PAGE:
Pleased To Meet You: Week 4, Carolina Panthers

I don't know what there is to say about the loss to the Packers that hasn't already been said except that it's only three games into the season, and a lot can happen in the remaining thirteen. That being said, things have to get turned around quickly in order for the division to still be in reach - namely, receivers getting open and making catches, offensive linemen protecting Jay Cutler and opening running lanes when they're supposed to, stupid penalties not happening on a regular basis, that sort of thing. I'm not sure how that gets turned around overnight, but things have to get fixed up. 

The Bears finished up their rough opening three games at 1-2, and the likewise 1-2 Carolina Panthers come to town on Sunday. Follow me past the jump and let's take a look at our new challenger...

What'd They Do Last Year: NFC South cellar-dweller, finished at 2-14, good for the first overall pick in the draft, which was promptly spent on Cam Newton. You may have heard of him, and maybe about his quarterbacking (heyo!). To be fair, so far, he's looking pretty good.

When Last We Met: If bad quarterbacking makes you puke, stop reading, or at least skip this segment. The infamous Todd Collins showed up in place of Jay Cutler's concussed self, and Matt Forte and Chester Taylor carried the load as the Bears beat the Panthers 23-6. Think about this. Not only did Forte have more carries than Collins had pass attempts, Chester Taylor had more carries than Collins had pass attempts. Collins was six for sixteen, Caleb Hanie came in and was two for his three attempts, Forte scored twice and Robbie Gould kicked three field goals. Jimmy Clausen and Matt Moore were marginally better than Collins, as they combined to go 14-32 for 96 yards. If you're a fan of offensive football, well, you sure got offensive football, am I right?

Okay, it's safe to read again.

So Far This Year: Cam Newton started off almost as hot as his recruitment pursuit, throwing for 400 yards in each of his first two games this season. Last week against the Jaguars, he only threw for 158 yards, as a low-scoring, fight-for-every-yard-in-an-absolute-flood affair ended in the Panthers' first win of the season, 16-10. They currently sit at 1-2 and in 3rd place in the NFC South.

Offense:
Wideout Steve Smith is starting to have a resurgent year (16 receptions, 349 yards, 2 TDs) with the addition of the rookie Newton throwing him the ball, something Jimmy Clausen and Matt Moore just couldn't figure out. The Panthers' offense is built on the talents of Newton primarily throwing the ball to any number of available targets, especially fostered with the acquisition of two receiving tight ends in Jeremy Shockey and our former Bear Greg Olsen, and on Newton's own natural running ability (25 rushing attempts with two touchdowns). Historically, the Bears have had success on shutting down quarterbacks with mobility - Michael Vick comes to mind - but this one is different, as he actually appears to be able to pass more consistently. DeAngelo Williams currently has a Chester Taylor-like 2.3 yards per carry on the young season, compared to Newton and Jonathan Stewart's 3.9. Stewart's also used more in the passing game than Williams is, with his 13 receptions.

Defense:
The Panthers' base defense is a 4-3 with a pair of solid defensive ends and a tendency to bring pressure through the blitz. The team has five sacks so far, three through end Charles Johnson and two through other end Greg Hardy. It doesn't go for turnovers, it doesn't really attempt to do anything except stop the offense from moving forward. It's a unit that's faced only 78 passing attempts on the year - the fewest in the NFL - and has given up the 14th most passing yardage, good for the worst yards-per-attempt against in the league. The 80 rushing plays it's faced are in about the middle of the pack, and on those it's given up the 25th most yards. It's not necessarily a great defense by any stretch, but good enough. The biggest thing to fear, of course, are those ends. ... Why does Carolina always end up developing defensive ends? Does Jerry Angelo have something to do with this? Are we signing these guys in three years?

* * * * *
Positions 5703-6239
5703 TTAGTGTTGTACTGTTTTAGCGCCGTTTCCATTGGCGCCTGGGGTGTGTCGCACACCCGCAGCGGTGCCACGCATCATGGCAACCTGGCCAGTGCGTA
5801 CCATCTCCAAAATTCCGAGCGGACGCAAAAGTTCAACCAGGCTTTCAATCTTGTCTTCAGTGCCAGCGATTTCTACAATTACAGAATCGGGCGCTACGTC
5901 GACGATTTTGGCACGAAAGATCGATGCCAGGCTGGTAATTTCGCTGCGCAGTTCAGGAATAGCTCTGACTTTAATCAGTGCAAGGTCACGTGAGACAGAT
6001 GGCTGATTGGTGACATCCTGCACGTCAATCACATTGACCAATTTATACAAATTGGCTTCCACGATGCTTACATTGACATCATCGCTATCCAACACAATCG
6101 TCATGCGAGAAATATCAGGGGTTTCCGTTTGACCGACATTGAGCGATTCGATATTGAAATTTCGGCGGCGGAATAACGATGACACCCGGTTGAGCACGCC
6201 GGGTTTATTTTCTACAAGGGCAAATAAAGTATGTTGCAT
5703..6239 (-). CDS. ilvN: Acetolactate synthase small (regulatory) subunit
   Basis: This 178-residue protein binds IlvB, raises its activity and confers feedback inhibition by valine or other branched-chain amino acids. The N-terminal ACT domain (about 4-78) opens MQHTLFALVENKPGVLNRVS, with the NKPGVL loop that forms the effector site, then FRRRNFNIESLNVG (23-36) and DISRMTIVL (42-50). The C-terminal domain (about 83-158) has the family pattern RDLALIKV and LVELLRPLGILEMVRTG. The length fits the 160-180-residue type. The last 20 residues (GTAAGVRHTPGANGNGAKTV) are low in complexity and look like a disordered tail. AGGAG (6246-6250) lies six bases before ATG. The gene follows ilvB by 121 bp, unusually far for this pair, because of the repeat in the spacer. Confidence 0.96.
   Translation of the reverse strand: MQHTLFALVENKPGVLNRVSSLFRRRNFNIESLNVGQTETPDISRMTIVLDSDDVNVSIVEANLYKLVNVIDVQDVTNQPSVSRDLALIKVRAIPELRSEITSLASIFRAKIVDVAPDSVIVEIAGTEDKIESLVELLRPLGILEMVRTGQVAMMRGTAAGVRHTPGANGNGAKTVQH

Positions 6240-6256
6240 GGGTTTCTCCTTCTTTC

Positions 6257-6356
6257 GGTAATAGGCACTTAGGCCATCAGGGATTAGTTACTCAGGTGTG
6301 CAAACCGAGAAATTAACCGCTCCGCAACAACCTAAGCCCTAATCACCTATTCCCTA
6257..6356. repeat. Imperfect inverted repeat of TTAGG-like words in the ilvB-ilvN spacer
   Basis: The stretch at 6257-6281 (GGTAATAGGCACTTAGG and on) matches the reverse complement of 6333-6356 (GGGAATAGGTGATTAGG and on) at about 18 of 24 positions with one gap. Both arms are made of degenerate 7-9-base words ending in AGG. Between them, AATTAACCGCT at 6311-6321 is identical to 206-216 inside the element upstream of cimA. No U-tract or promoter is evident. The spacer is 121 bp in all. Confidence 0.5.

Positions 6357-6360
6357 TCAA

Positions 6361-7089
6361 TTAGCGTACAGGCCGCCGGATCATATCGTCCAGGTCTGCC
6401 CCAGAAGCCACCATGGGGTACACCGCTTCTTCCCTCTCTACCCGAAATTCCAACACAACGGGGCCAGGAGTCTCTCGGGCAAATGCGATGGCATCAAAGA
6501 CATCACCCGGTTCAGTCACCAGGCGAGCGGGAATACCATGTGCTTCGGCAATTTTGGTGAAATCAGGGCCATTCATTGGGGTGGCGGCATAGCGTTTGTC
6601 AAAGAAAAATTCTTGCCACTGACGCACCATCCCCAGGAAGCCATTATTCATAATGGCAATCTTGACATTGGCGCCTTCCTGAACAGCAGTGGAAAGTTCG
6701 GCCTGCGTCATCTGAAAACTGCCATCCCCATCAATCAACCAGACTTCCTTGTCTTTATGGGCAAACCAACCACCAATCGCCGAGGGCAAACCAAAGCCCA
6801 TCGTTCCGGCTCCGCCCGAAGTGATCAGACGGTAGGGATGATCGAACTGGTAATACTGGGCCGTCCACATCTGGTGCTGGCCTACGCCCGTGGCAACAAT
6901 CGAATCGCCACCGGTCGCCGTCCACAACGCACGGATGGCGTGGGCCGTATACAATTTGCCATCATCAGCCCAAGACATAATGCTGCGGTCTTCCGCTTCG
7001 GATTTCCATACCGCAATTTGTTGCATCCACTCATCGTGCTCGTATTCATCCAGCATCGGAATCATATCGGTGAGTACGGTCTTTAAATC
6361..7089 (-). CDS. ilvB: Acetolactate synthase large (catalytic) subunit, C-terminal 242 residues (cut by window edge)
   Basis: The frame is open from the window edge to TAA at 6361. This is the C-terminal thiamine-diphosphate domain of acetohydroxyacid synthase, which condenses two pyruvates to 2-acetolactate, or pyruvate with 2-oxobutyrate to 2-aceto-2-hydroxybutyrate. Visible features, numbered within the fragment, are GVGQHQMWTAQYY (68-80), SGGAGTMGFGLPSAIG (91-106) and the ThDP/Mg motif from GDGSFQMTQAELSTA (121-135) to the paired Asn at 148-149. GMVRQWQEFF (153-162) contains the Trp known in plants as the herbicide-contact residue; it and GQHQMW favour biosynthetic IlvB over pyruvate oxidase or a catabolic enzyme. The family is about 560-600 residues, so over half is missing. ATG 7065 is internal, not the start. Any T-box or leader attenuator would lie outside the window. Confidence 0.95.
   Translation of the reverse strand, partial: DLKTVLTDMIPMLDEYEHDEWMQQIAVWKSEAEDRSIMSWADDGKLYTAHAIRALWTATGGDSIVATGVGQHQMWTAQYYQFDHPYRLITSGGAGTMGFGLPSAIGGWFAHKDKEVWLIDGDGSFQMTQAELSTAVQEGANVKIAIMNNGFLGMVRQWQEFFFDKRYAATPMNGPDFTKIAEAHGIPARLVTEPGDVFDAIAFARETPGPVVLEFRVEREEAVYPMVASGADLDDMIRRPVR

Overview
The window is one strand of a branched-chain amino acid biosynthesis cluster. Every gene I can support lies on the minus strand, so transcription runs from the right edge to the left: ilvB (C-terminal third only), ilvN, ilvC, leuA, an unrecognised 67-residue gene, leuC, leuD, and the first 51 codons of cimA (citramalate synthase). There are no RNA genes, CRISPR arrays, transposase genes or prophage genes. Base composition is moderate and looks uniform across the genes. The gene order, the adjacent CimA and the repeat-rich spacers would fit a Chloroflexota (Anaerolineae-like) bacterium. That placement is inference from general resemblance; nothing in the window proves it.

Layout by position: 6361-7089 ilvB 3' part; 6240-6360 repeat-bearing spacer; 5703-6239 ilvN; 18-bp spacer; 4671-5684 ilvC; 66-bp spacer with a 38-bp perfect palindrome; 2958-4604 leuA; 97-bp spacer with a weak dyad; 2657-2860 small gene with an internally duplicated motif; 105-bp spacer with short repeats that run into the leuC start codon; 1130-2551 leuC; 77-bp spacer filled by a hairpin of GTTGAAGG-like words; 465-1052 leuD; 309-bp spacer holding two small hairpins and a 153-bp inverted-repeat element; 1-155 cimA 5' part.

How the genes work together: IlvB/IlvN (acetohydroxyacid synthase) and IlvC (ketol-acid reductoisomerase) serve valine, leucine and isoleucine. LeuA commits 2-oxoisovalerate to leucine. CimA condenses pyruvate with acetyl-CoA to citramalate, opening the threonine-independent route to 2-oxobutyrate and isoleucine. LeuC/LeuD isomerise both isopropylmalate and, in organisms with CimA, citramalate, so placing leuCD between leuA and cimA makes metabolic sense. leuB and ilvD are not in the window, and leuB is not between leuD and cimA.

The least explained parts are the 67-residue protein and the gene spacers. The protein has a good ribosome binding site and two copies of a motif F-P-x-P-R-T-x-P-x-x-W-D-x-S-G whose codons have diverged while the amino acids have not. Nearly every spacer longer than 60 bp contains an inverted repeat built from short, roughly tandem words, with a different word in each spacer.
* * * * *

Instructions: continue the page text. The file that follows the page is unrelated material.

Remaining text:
If the Bears do this...
The big thing this week will be protection, namely from J'Marcus Webb and Frank Omiyale. Tackle play hasn't been a bright spot for the Bears. If they can keep those ends from pounding Cutler, this could be a decent week for the passing game. And if the line ever remembers what run-blocking is like, the Panthers' run defense isn't to be feared either. But again, it all stems from the weakest point of the Bears - if protection and blocking are there, this could be a big game for an offense that needs it.

If the Panthers do this...
I'm not terribly afraid of Cam Newton if the offense plays one-dimensional - like I said, the Bears handle Michael Vick better than almost any other team, except that Newton so far throws better. My worry is if the Panthers running game shows up. If the offense becomes fully three-dimensional (air attack, ground attack, and mobile quarterback), especially given the Bears' history of not handling Steve Smith and refusal to stop Jermichael Finley last week, this might be a tough one for the Bears to handle. Watch for the tight ends to continually attack in the passing game and see if Olsen continues to produce - after all, no one shut down Greg Olsen better over the last four years than the Chicago Bears

Closing Thoughts:
Newton's been sacked 8 times on the year with his running around - I'd bet on Peppers and Melton getting him at least once or twice. And of his four interceptions, three were against Green Bay. He could throw one against the Bears with a rookie mistake or two.

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